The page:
This isn’t a case study, more of an observation. So here goes.
Halloween is over.
In the UK, Christmas is on, whether you want to admit it or not. It feels weird writing that right now, as the UK is set to enter into another lockdown, but some form of Christmas will still definitely happen.
What I have been thinking about recently are advent calendars.
The first chocolate advent calendar appeared in 1958, by German company Sellmer. They were already producing paper advent calendars, and just added chocolates.
This is what their paper version looks like, and they still exist today. You can even order yours on Amazon.
It wasn’t until the 1970’s that British chocolate company Cadbury jumped on the bandwagon and started producing their own chocolate advent calendars throughout the 70’s and 80’s.
It took 20 years, or 20 Christmasses to create a real mainstream tradition, in the 90’s. Growing up in the 90’s, I remember always having a chocolate advent calendar, with some type of character on it.
Maybe a generic Santa or Rudolph, or sometimes a TV character like my personal childhood favourite, Thomas The Tank Engine.
Flash forward to 2020, and chocolate is not the only product found behind little doors.
Here is a list of the top advent calendars this year. Heads up, some are not chocolate. What I find interesting about advent calendars is that they are ridiculously overpriced, and are a sampler menu for brands.
Advent calendars are a glorified marketing opportunity for brands to sell samples, and if the customer enjoys the samples, they will come back all year.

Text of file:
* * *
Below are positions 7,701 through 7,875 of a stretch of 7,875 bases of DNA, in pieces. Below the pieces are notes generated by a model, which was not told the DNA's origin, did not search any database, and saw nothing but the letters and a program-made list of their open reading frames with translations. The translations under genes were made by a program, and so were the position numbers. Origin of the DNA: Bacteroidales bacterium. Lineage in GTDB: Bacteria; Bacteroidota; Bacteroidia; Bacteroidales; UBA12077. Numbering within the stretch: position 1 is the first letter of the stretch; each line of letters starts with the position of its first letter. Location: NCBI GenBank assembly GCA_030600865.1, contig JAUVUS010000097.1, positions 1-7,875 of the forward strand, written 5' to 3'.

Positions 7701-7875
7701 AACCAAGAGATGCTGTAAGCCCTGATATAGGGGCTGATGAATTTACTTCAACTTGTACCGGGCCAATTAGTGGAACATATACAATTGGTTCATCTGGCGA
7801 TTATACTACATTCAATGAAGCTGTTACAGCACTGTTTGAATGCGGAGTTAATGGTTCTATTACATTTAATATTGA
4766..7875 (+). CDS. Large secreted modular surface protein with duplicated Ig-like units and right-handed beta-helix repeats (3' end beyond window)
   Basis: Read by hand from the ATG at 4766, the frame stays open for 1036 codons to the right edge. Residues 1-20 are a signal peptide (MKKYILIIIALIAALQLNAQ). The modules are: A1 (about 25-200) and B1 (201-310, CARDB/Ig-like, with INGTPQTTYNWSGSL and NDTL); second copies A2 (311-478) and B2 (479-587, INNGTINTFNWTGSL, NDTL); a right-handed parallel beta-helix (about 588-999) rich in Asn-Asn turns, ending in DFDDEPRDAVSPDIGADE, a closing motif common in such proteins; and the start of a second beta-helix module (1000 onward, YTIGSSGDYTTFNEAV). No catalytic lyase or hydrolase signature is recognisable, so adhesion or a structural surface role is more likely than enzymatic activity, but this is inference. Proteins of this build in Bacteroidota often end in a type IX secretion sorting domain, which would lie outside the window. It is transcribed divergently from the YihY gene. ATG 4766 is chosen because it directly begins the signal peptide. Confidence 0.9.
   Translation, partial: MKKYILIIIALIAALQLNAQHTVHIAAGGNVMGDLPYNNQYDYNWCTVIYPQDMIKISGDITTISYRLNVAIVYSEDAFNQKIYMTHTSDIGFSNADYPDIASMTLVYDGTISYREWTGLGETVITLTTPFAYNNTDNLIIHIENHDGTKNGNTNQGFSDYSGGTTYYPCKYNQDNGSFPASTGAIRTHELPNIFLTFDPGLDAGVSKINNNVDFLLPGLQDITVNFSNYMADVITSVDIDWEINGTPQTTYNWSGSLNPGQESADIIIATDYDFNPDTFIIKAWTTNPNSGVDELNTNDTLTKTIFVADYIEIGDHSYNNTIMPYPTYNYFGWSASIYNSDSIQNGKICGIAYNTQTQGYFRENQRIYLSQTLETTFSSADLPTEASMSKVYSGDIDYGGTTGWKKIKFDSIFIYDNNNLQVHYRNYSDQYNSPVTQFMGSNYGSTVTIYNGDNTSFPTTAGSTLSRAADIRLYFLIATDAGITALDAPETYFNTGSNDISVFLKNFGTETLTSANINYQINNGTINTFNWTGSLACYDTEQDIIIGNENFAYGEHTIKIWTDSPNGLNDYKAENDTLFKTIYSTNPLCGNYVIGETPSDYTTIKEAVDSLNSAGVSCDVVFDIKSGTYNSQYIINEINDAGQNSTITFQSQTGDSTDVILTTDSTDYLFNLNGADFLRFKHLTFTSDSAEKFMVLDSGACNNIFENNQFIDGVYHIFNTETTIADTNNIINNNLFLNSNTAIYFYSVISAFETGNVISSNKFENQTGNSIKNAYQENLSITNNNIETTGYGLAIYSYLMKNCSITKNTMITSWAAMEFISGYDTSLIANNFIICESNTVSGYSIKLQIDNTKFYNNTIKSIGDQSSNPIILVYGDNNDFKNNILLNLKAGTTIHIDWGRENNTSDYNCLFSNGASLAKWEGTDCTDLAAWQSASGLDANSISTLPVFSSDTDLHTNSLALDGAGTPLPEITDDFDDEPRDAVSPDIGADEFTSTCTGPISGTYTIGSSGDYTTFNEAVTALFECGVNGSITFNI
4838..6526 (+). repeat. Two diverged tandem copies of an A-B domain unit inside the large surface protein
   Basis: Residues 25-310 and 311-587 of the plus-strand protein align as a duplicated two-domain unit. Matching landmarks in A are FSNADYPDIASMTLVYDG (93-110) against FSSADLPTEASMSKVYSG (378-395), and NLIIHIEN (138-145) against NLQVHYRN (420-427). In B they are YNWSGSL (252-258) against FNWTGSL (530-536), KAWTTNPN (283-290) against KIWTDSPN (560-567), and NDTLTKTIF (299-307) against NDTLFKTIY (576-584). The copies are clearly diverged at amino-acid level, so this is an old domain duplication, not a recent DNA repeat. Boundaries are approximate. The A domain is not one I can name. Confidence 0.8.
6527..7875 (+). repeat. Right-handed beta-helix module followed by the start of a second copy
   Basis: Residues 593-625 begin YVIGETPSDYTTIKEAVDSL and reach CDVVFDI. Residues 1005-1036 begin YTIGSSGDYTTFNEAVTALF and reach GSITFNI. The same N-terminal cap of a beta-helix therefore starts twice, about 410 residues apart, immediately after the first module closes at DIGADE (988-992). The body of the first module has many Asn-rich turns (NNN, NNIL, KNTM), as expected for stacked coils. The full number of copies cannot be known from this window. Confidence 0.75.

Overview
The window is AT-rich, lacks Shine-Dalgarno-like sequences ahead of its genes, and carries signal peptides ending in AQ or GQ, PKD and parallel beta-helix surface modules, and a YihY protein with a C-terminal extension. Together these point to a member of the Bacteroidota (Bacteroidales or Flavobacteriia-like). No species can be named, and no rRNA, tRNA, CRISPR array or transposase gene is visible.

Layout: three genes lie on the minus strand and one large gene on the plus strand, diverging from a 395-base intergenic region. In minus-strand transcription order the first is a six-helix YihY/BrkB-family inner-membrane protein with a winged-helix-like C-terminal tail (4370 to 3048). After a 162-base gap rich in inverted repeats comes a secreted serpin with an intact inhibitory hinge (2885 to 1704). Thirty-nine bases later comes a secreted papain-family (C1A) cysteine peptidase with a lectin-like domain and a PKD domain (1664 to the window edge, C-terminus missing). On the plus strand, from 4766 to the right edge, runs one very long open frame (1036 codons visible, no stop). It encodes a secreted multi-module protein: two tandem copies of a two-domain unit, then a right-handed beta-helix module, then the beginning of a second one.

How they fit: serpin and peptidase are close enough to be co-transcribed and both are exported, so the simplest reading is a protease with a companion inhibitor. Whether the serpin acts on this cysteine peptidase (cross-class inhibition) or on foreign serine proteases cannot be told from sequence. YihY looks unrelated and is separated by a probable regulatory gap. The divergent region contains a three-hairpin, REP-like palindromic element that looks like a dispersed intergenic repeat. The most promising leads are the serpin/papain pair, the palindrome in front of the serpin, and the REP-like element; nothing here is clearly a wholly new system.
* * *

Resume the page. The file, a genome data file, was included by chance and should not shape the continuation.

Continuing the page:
This is something that big brands are great at, but do small businesses attempt it?
Firstly, let’s look at what some big brands are doing.
Now, I have no idea what Back To The Future has to do with Christmas, but here we are. What I am trying to figure out is who this is targeting. I am guessing men in their 20s and 30s?
By giving people the opportunity the purchase some Back To The Future characters in the advent calendar, they are ultimately promoting a larger product, like the DeLorean car, costing £40.
I am a sucker for candles, although I tend to buy more independent brands. Anyway, who would have thought back in the 90’s that a candle advent calendar would be a thing.
Yankee Candle’s advent calendar has little candles behind every door. Samples. Small little tea lights.
Let’s say that I received one particular tealight behind door number 16. If I liked that candle, I would most likely buy a full version.
They are giving away samples, and hoping you buy a larger jar candle.
Pork Scratchings. Yes.
Weird right? I have heard of this company before, and I am not keen on pork scratchings. It is to someone’s taste.
Again, with this calendar, you get to sample the product. And if you like the product, you can buy more from their website, and become a “full time” customer.
These are just three examples. With a quick search on Amazon you can find beauty advent calendars, PREMIUM chocolate advent calendars, tea advent calendars, cheese advent calendars and jam advent calendars to name a few.
So my ultimate question is:
Why don’t more small businesses design their own advent calendars? I know it can be expensive with upfront costs, but it is definitely something I would support.
And the benefits could be huge. If you reach new customers with an advent calendar, you could turn them into lifelong customers.
This is something that could work for any type of food and drink companies, and if you are a freelancer for one of these, perhaps it is something to consider for 2021. I can see it working for vineyards for sure.
If they had an advent calendar with 24 mini bottles of their wine.
Just have a think about it. I am sure an advent calendar approach to marketing, by basically selling samples, could work for multiple industries.